Control of Schistosomiasis in the Lakes Region of China by Eliminating Parasites in Livestock: Combined Treatment Strategy Employing Praziquantel + Administration of an Anti-Schistosoma Japonica ?


Principal Investigator:
Donald Harn, Professor of Tropical Public Health

Department of Immunology and Infectious Diseases

Dates of Research:
March 1, 2005 — February 28, 2010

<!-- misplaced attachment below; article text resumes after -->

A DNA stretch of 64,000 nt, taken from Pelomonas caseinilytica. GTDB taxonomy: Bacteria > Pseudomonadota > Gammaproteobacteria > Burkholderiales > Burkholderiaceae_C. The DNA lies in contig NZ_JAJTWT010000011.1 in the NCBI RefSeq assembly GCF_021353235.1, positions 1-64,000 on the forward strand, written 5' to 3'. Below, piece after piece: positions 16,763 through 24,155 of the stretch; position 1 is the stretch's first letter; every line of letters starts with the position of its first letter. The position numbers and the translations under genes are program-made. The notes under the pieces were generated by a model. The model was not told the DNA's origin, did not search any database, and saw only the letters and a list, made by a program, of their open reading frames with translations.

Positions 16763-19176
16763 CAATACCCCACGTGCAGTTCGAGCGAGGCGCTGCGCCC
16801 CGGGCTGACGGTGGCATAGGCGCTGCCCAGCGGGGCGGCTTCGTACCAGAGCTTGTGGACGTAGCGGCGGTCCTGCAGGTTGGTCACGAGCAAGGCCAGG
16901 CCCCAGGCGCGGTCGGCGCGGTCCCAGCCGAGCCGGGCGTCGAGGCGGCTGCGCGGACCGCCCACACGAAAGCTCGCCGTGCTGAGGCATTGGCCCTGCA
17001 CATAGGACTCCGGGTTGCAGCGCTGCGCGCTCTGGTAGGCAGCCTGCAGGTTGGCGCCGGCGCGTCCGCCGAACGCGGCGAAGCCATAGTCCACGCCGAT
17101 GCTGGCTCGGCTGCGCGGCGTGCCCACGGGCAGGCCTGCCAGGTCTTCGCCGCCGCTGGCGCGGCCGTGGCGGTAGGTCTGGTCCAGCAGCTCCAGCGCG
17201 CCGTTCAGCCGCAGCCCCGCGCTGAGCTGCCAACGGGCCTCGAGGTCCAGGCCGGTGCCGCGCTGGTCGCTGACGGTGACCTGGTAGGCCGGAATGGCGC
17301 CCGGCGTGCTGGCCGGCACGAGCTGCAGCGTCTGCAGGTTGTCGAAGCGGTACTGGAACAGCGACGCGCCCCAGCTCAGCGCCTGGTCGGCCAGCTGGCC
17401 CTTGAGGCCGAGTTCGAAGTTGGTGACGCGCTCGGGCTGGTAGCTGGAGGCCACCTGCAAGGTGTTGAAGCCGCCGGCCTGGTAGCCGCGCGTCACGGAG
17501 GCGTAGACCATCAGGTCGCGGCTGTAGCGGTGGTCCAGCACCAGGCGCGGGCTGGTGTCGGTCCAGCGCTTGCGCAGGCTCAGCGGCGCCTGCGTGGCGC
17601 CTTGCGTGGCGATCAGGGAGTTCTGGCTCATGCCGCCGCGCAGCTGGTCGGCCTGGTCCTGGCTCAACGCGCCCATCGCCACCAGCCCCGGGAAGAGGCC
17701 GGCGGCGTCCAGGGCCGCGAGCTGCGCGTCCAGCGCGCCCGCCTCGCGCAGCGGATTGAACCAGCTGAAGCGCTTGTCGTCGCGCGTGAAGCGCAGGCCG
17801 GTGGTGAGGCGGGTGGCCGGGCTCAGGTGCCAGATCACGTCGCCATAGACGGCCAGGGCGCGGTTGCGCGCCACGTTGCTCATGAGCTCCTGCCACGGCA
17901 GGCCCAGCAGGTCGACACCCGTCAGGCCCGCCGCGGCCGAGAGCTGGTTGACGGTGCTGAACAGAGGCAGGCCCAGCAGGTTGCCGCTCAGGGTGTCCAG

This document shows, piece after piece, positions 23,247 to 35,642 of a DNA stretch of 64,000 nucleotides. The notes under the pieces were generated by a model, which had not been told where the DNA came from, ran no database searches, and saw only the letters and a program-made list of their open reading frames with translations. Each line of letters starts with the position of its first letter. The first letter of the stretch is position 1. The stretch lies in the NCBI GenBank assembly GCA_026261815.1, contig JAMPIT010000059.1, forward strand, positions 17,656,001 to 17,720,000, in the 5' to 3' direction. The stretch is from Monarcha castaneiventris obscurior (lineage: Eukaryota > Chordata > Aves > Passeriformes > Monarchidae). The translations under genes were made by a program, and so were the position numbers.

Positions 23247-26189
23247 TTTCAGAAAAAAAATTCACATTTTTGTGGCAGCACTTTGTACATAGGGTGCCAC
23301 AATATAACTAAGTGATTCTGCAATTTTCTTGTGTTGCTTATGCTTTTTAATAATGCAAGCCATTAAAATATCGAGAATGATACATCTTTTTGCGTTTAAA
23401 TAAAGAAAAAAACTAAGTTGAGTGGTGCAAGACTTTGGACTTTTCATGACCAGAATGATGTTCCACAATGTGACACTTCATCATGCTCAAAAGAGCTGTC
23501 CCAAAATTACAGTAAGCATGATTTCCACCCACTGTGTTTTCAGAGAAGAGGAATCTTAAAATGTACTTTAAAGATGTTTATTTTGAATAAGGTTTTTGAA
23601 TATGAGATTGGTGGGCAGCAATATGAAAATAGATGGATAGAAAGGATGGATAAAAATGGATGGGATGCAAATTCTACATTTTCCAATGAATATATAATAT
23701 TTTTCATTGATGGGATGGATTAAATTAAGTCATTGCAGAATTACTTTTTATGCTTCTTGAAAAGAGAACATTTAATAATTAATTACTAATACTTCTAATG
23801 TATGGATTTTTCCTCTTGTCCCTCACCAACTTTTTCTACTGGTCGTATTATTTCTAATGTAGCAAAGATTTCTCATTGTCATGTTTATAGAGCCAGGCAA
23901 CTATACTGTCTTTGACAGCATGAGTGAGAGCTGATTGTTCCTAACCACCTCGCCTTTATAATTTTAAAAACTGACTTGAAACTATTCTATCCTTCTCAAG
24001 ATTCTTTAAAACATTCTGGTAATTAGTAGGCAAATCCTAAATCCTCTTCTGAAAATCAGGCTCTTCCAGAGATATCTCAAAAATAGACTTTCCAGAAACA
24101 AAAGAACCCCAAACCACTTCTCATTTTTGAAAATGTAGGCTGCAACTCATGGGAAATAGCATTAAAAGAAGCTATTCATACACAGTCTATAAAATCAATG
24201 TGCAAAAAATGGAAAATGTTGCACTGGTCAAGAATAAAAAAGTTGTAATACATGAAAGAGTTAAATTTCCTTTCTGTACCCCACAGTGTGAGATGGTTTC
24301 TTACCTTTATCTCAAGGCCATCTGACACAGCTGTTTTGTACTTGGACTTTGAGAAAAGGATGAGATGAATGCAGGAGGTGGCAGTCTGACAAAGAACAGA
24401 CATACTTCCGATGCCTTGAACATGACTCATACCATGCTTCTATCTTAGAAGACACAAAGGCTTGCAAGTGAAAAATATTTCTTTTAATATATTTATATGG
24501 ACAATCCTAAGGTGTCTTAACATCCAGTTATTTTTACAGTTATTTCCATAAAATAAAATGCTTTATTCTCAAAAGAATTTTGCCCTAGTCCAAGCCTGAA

Schistosomiasis japonicum is a zoonotic disease of man and many mammals. In China, this disease remains a major public health problem in the lakes and marsh regions. A mathematical model suggests that water buffalo account for 80% of transmission of this disease in these regions of China, and that use of a vaccine which reduces parasite egg output in buffalo feces by 40-50%, will, in combination with drug treatment, reduce transmission to near eradication levels. The first phase of this study is an evaluation of vaccine efficacy in water buffalo testing SjC23 and SjCTPI plasmid DNA vaccines singly and in combination. The second phase is a large field trial using vaccines alone, praziquantel alone, vaccines and praziquantel, vs sham treated buffalo and determining impact of these treatments on reducing transmission.